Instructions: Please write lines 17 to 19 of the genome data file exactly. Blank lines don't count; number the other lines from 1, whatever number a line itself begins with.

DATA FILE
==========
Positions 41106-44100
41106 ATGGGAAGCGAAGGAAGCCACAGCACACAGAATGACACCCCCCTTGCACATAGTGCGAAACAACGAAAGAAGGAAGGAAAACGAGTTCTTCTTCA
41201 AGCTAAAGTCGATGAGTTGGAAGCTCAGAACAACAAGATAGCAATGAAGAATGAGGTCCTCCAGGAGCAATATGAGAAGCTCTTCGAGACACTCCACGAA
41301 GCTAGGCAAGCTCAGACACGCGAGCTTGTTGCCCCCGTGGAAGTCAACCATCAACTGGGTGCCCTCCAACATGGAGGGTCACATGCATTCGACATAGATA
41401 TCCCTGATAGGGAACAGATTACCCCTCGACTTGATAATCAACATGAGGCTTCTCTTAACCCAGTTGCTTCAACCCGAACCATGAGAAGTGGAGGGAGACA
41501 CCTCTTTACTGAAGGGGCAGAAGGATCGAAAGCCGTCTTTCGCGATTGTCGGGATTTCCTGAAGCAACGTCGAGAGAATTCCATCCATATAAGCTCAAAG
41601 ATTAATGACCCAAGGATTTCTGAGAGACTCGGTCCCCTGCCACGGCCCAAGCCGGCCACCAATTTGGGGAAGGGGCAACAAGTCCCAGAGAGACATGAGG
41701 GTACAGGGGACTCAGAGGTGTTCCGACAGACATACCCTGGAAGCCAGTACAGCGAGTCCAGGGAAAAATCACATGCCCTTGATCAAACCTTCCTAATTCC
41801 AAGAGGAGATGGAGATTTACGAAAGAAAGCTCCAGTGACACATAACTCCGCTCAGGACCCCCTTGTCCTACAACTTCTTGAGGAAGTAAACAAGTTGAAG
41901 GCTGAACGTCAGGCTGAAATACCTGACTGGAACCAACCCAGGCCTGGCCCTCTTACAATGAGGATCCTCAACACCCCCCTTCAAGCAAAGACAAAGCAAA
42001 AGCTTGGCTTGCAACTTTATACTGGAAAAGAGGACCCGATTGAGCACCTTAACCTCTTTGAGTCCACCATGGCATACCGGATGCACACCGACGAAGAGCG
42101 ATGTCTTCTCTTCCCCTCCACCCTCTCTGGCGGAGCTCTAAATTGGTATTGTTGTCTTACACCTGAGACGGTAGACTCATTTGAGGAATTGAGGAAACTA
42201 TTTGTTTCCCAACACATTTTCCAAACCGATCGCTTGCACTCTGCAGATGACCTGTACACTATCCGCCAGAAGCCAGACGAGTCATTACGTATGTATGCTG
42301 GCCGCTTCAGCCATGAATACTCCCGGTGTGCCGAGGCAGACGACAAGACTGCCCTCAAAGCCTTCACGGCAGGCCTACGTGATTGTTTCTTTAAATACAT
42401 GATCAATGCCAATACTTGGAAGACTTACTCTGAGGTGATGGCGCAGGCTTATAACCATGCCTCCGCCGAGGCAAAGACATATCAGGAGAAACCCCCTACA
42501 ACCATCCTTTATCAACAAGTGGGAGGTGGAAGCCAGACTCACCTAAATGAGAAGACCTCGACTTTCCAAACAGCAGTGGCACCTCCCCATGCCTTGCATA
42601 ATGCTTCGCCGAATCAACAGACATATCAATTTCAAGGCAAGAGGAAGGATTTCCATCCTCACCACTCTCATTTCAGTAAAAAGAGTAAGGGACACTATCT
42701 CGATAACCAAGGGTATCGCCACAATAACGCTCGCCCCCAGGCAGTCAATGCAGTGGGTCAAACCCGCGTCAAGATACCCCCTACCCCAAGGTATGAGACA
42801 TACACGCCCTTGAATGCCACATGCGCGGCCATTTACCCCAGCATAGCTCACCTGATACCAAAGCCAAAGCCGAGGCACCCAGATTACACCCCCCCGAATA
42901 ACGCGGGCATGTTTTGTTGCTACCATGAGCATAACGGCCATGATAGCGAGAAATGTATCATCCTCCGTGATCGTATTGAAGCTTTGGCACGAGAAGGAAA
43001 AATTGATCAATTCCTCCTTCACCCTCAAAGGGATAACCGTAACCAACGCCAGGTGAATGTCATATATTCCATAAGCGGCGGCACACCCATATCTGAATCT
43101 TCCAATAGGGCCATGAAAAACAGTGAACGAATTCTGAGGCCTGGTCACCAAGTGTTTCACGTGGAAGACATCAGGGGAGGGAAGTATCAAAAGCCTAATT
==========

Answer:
42601 ATGCTTCGCCGAATCAACAGACATATCAATTTCAAGGCAAGAGGAAGGATTTCCATCCTCACCACTCTCATTTCAGTAAAAAGAGTAAGGGACACTATCT
42701 CGATAACCAAGGGTATCGCCACAATAACGCTCGCCCCCAGGCAGTCAATGCAGTGGGTCAAACCCGCGTCAAGATACCCCCTACCCCAAGGTATGAGACA
42801 TACACGCCCTTGAATGCCACATGCGCGGCCATTTACCCCAGCATAGCTCACCTGATACCAAAGCCAAAGCCGAGGCACCCAGATTACACCCCCCCGAATA